The writer and director of a controversial Pakistani film, currently screening at the Venice Film Festival, said he hopes his film will "reform the fundamentalists in Pakistan in particular, and the Muslim world in general."
Shoaib Mansoor’s film, In the Name of God, is a box office hit in Pakistan despite fatwas [scholarly edicts based on Islamic law] and legal threats from Muslim leaders, such as the radical cleric of Islamabad's Red Mosque, Abdul Rashid Ghazi. Ghazi was one of more than 50 people killed in the assault on the mosque in early July.
In another attempt to block the film, a petition was filed at the Lahore High Court in August, but the court eventually ruled against it.
The film is currently playing on 11 screens in 10 cities in Pakistan. It reportedly took $180,000 in its opening weekend last month and grossed $500,000 in its first three weeks.
In an interview with Adnkronos International (AKI), Mansoor said he was thrilled by the response his three-hour film has received in his home country.
The movie tells the story of two brothers, who are musicians. One of them gives up music and becomes radicalized, grows a beard and tries to get his mother to wear a hijab [headscarf]. The other brother moves to Chicago to study music but ends up getting arrested after 9/11 and is tortured by US interrogators until he is paralyzed. It also addresses other hot topics in Pakistan, such as marital rape, forced marriage and jihad. It includes anti-American sentiments.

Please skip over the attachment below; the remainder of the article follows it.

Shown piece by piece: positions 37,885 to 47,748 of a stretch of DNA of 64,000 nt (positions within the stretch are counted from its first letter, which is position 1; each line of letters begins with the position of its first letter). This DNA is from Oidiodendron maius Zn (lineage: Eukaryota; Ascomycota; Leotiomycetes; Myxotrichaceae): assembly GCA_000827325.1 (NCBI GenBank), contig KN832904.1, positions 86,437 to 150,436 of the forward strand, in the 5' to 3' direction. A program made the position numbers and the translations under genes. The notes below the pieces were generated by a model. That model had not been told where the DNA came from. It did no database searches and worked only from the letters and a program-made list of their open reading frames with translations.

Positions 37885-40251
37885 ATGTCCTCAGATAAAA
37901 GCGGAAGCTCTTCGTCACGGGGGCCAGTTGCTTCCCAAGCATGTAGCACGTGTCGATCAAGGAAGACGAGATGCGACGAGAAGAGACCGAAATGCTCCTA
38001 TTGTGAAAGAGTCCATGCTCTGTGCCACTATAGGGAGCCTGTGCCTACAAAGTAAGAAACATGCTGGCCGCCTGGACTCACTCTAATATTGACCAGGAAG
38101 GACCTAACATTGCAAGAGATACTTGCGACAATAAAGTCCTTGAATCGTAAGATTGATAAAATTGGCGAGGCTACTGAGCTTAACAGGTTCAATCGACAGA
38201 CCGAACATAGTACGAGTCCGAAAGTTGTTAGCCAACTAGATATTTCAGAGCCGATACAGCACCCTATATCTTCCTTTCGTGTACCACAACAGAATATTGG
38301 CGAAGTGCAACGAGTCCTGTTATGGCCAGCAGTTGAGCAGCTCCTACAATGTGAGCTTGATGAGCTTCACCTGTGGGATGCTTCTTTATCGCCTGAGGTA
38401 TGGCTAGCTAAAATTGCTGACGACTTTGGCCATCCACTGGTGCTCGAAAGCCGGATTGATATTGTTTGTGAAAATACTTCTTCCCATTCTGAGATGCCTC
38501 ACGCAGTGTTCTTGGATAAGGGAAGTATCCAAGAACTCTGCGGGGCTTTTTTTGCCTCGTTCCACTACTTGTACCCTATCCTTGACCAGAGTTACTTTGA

The film has caused debate in Pakistan about Islam between the modernized elites, who carry the banner of moderation, and the radical segments of society.
Mansoor said that he believes Pakistan “is heading towards a win of the moderate majority. Up until now, this section was totally docile and quiet. I have tried to be a representative voice.” He said he hopes the film will generate discussion and debate.
The vice president of Italian Muslim group Coreis, Yahya Pallavicini told AKI that attempts by Islamic clerics to use fatwas against films only bolster claims that Islam is incompatible with Western values.
Pallavicini was commenting on the film’s participation in the Venice film festival.
"While maintaining their religious identity, clerics need to integrate in a post-modern, secular society," he was quoted as saying. "While a sense of modesty is legitimate, such disproportionate reactions militate against the possibility of true understanding between peoples and religions.”